Friday the 13th in Pop Culture

Friday the 13th in Pop Culture

Today is Friday the 13th, in case you weren’t aware. Apart from the fact that many people avoid black cats and mirrors today, Friday the 13th has also been a massive inspiration in pop culture. We are not just talking about the horror classic of the same name. In pop culture, the number 13 has a significant meaning. Whether it is the death of a famous rapper to everybody’s favourite mischievous god Loki, 13 is a big deal. So unless you have friggatriskaidekaphobia, take a seat and see what the big deal is of Friday and the 13th.

The death of Tupac Shakur

Tupac Shakur was one of the most famous and influential rappers to ever have walked the planet. Many rappers today still cite him as one of their biggest influences. The rapper was shot several times on April 7th, 1996. A few days later, on April 13th, he died. It was a Friday. It is probably a coincidence, but a creepy one at that.

Friday the 13th in Pop Culture

Apollo 13

After the successful launches of Apollo 11 and Apollo 12, Apollo 13 was supposed to land safely on the moon as well. Únfortunately, a gas tank exploded. While Apollo 13 safely came back to Earth, it never reached the moon. Only the ominous number 13 had this much bad luck. The almost-disaster was made into a film starring Tom Hanks.

Friday the 13th in Pop Culture

The Last Supper

The fear of Friday the 13th comes from Christianity. They feared both 13 and Friday separately. The number thirteen is significant, because that was the amount of people present at the last supper. Judas, the one who betrayed Jesus, was the 13th member to arrive. This superstition comes back in a lot of pop culture. Lady Gaga famously wrote the song Judas. In the Harry Potter books, there is a scene during Christmas when Harry stays over at Hogwarts. There are thirteen people present at the Christmas dinner. When Dumbledore is the first to rise, Trelawney gasps in horror and explains the significance. We all know how it ended for Dumbledore.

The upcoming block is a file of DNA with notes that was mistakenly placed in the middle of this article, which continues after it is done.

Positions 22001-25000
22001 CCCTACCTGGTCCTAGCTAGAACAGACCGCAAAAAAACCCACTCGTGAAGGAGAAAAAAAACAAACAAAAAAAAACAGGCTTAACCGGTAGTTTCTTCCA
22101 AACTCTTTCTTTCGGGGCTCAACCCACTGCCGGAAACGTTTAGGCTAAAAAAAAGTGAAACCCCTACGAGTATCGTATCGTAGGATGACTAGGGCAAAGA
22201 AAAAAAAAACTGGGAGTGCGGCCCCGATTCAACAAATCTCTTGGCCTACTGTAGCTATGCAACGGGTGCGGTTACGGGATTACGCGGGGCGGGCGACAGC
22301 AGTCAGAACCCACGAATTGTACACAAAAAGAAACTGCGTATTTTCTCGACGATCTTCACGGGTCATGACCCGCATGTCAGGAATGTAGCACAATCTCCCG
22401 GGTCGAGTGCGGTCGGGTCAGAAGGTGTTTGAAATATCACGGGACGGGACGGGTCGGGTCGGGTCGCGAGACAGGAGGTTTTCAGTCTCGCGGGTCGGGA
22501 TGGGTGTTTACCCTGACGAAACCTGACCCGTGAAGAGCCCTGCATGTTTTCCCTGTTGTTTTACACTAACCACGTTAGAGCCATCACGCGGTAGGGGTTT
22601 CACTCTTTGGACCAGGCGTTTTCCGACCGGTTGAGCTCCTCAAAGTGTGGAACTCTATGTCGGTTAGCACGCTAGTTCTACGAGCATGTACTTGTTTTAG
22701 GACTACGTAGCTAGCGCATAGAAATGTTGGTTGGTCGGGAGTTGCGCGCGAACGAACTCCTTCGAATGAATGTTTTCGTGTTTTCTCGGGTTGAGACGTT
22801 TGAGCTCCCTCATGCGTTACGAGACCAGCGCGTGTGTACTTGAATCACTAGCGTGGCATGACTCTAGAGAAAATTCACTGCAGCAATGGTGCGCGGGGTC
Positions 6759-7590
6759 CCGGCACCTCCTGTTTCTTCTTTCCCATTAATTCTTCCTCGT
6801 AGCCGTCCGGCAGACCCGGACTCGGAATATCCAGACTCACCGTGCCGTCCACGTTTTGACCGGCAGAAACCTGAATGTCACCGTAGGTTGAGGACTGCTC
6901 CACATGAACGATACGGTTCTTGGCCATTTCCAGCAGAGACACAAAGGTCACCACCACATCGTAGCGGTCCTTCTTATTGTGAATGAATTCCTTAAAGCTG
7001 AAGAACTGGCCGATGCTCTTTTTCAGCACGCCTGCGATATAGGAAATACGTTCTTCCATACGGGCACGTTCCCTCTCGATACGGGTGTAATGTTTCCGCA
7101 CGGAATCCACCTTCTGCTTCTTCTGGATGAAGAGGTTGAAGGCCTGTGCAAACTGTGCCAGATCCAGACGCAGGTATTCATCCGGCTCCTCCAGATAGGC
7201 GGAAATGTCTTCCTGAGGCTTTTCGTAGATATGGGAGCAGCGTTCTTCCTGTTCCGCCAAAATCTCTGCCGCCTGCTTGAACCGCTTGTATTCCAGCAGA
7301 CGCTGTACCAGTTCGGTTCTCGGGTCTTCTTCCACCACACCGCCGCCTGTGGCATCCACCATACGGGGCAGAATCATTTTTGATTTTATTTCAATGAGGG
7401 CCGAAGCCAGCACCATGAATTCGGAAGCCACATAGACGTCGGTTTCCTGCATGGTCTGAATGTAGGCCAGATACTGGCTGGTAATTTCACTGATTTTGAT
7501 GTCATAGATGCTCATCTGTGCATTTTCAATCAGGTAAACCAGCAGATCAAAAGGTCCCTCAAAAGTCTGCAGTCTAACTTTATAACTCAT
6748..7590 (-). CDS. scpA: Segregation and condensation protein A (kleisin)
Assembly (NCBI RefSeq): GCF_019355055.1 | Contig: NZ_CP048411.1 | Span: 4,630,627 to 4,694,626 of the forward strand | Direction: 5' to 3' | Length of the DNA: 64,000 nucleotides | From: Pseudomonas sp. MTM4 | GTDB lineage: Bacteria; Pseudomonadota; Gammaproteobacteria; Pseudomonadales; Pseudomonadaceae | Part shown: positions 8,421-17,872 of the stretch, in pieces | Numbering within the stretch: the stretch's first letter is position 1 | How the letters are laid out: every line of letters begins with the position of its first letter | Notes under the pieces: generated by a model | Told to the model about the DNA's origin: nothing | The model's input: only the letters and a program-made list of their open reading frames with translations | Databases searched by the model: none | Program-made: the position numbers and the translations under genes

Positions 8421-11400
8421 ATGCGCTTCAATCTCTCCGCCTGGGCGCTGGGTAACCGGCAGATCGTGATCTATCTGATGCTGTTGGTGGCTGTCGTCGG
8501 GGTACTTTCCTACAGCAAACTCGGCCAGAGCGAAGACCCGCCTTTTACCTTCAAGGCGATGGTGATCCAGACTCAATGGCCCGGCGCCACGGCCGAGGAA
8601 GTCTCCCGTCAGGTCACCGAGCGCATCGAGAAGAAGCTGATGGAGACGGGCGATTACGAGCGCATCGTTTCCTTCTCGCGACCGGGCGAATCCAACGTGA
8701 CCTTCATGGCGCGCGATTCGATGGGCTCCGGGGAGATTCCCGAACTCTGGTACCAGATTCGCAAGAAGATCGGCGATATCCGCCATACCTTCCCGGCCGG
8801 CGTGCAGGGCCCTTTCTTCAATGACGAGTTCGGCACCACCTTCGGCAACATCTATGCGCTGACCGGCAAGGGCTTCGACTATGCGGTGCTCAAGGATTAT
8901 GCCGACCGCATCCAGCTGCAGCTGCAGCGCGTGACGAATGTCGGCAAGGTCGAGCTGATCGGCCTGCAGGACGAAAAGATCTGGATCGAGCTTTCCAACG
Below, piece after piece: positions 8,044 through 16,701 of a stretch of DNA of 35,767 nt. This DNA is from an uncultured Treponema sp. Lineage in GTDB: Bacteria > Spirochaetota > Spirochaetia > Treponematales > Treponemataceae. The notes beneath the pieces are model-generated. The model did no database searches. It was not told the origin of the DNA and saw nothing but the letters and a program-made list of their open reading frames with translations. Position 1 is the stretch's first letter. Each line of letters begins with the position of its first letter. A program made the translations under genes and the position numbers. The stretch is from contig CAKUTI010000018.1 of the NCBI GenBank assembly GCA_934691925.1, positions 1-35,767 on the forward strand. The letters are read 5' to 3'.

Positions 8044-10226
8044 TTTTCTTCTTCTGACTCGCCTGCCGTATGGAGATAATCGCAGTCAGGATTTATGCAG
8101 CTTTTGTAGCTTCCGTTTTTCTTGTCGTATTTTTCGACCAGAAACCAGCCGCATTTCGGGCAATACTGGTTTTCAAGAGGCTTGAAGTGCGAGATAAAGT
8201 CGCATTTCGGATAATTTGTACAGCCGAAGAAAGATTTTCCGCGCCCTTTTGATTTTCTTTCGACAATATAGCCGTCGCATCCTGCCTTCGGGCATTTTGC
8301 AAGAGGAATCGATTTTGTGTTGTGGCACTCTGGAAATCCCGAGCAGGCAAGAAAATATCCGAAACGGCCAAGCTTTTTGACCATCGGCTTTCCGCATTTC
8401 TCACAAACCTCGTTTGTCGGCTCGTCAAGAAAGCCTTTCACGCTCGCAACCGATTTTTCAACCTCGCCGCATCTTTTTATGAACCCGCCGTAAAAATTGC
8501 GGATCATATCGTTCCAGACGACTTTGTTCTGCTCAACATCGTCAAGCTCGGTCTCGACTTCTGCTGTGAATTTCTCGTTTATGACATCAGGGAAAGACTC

Apart from that, Jesus was crucified on a Friday. Makes sense that Christians don’t thank God it is Friday.

Friday the 13th in Pop Culture

Loki the uninvited guest

Norse Mythology also shows traces back to fear of 13. There is a myth about twelve gods having a dinner party at Valhalla. In comes Loki, the uninvited and unwanted guest. Loki arranged for Hoder, the blind god of darkness, to shoot Balder the beautiful, the god of joy and gladness, with an arrow. The world went dark and everybody mourned. Which is why the number 13 is considered ominous and foreboding.

Friday the 13th in Pop Culture

The Thirteen Club

In the 1880s, the Thirteen Club was created to show that the superstition of 13 at a table is unlucky, was bullshit. In 1887, the Thirteen Club had 400 members, including Theodore Roosevelt. It all refers back to the myth of our dear Loki. I wonder what kind of dinner parties they had, but perhaps they just needed a funky reason to start a club. Who can blame them?

Friday the 13th in Pop Culture

These are just some of the pop culture phenomena surrounding Friday the 13th. Are you superstitious? Let us know in the comments!



Article written by Ingrid

Ingrid is the twenty-something owner of The Sassologist, who loves everything that has to do with pop culture. While she is one of many who is in the process of writing a novel, she is also currently in denial over not being a witch. Her Hogwarts letter has yet to arrive. In the meantime she writes about pop culture and dreams about unicorns.

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